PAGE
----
ZocdocAnswersWhat could be causing chemical taste and smell?

Question

What could be causing chemical taste and smell?

Hi, I wonder if anyone can help. I have had a cold for about a week but about 2 weeks ago things started smelling and tasting like chemicals. now its really strong and Im having trouble eating. the more something tastes or smells the stronger I have this chemical flavour. I haven't smelled or tasted anything else now for about a week and a half. does anyone have an idea what may be causing this and how to sort it out?

Answer

You may have a taste and smell dysfunction or disorder, so it is important to discuss this with your family doctor. How long has this been going on? One of the major types of problems related to taste and smell is distortion of function. It seems that you have distortion of function called parosmia which means that foods or odors that normally are pleasant may taste or smell odd or distorted. In your case, you experience an unpleasant chemical taste and smell. This faulty sense of smell and taste can relate to several causes. It may be due to viral infections that most frequently they follow an influenza-like illness or upper respiratory infection. Other additional causes such as diseases of the nasal cavity, including polyps, sinusitis and allergies. Medications, smoking, vitamin deficiency, head trauma, brain tumors, and neurological diseases may impair both smell and taste. It is most likely that your taste and smell problem is a result of the lingering effects of a viral infection. However, it is still important to rule out other conditions to help reduce anxiety and worry. Please get in to see a family doctor for a more accurate assessment of your disorder. This assessment will include, among other things, a physical examination of your ear, nose and throat and a review of your health history. Your doctor may administer a simple scratch and sniff test to detect smell disorders. The taste evaluation (sip, spit, and rinse) relies on whole mouth testing where chemicals are directly placed on specific areas of your tongue. Depending on the outcome, you may be referred to a neurologist or an ear, nose and throat specialist for further evaluation that includes an MRI or CT scan of the head and sinuses, or possibly blood tests. Many types of smell and taste disorders are curable.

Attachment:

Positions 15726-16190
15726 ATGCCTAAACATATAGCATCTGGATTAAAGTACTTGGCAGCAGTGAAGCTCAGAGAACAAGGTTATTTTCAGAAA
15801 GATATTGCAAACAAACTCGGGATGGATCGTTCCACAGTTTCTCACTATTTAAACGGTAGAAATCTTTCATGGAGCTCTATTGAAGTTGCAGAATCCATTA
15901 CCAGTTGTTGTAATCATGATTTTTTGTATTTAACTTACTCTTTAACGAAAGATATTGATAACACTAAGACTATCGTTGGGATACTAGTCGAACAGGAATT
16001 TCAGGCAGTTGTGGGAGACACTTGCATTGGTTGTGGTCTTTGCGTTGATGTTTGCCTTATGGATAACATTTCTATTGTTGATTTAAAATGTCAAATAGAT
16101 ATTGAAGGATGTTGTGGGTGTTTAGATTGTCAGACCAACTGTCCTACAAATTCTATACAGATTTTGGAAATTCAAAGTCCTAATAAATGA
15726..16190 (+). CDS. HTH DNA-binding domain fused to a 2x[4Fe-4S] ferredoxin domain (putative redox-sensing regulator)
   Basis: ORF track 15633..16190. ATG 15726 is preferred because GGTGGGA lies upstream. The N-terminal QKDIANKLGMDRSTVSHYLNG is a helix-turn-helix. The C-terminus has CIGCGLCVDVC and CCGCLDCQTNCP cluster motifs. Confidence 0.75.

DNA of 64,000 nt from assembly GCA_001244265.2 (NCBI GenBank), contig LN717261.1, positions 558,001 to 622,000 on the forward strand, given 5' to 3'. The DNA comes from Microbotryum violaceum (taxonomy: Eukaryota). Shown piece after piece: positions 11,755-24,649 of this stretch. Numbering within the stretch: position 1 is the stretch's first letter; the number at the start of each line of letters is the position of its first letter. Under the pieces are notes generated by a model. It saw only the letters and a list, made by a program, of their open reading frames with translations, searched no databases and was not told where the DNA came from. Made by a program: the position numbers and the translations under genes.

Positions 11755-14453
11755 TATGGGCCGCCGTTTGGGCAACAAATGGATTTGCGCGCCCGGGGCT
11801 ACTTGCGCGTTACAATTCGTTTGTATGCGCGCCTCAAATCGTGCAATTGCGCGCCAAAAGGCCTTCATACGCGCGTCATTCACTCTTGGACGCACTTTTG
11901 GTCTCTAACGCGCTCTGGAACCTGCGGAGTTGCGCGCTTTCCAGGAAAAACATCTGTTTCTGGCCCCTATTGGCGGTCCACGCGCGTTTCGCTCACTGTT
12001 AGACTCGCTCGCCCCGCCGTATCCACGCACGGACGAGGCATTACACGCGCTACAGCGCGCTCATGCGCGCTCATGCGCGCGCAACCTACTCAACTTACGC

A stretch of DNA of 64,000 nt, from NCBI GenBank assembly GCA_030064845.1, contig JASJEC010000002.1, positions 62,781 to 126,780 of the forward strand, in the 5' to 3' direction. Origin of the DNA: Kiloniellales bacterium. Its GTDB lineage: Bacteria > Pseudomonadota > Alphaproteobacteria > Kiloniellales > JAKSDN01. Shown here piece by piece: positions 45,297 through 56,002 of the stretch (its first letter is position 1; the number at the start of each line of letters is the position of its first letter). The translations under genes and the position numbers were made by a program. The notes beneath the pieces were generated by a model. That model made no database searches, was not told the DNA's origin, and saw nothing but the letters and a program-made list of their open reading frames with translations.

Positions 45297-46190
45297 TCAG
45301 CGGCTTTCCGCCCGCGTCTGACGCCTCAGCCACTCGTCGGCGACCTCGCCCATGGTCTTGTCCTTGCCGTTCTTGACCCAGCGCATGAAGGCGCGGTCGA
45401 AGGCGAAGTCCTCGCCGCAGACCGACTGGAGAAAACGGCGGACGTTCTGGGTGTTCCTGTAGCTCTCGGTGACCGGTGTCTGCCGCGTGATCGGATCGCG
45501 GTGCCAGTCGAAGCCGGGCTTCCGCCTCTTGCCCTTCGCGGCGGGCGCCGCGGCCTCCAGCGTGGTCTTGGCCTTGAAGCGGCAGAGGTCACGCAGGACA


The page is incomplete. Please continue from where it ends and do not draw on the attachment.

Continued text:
This answer is for general informational purposes only and is not a substitute for professional medical advice.

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